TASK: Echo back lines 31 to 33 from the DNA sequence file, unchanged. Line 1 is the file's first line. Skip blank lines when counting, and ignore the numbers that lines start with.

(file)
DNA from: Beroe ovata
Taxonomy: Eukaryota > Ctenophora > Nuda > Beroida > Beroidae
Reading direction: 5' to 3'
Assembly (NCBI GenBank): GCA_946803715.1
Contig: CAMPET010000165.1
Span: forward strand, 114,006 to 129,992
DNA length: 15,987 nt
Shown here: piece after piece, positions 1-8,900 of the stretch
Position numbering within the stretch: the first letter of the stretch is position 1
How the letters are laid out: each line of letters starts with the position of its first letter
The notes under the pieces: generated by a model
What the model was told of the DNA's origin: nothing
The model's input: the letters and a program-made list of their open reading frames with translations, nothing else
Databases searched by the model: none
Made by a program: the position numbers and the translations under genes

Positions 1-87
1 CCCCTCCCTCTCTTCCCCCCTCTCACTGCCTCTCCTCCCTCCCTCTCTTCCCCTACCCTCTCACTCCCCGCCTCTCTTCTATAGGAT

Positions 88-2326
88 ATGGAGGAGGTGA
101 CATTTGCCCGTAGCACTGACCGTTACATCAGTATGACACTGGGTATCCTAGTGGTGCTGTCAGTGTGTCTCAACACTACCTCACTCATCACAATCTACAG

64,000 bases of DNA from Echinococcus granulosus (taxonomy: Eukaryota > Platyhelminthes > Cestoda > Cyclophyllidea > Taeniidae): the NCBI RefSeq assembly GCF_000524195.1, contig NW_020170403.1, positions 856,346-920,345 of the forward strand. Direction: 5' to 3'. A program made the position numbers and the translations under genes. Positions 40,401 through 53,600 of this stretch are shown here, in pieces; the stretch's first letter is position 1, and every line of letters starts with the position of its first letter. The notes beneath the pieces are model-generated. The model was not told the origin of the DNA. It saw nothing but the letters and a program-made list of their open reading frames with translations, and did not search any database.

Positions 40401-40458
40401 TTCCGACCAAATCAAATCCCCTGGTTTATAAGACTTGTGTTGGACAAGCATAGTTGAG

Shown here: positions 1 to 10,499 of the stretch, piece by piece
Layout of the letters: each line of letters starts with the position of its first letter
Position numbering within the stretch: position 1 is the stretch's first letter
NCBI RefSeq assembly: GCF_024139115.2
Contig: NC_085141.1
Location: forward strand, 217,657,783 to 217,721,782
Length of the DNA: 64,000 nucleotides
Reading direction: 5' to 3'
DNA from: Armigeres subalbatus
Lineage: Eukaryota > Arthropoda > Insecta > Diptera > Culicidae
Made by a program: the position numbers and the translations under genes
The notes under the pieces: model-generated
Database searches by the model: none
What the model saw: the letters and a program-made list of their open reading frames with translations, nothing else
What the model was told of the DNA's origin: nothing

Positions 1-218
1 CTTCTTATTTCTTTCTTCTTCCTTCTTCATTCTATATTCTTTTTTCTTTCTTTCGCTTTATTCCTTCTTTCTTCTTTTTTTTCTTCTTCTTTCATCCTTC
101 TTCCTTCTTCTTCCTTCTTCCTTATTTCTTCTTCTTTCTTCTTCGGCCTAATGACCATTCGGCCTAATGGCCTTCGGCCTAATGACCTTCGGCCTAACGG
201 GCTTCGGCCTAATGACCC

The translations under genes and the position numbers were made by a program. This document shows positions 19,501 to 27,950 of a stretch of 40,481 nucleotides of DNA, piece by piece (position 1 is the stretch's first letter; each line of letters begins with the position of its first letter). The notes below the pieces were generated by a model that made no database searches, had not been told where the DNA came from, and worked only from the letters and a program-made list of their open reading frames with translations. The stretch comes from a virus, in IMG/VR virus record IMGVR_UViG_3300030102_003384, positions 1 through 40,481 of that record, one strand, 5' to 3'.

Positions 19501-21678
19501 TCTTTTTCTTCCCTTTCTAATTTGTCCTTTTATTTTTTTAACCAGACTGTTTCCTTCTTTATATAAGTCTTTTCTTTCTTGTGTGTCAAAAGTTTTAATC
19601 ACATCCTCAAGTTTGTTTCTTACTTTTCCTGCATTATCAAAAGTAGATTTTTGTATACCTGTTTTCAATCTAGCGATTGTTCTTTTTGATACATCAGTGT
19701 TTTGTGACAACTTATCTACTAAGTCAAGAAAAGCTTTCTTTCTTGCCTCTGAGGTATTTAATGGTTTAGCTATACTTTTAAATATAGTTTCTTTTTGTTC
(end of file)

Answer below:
Reading direction: 5' to 3'
DNA from: Armigeres subalbatus
Lineage: Eukaryota > Arthropoda > Insecta > Diptera > Culicidae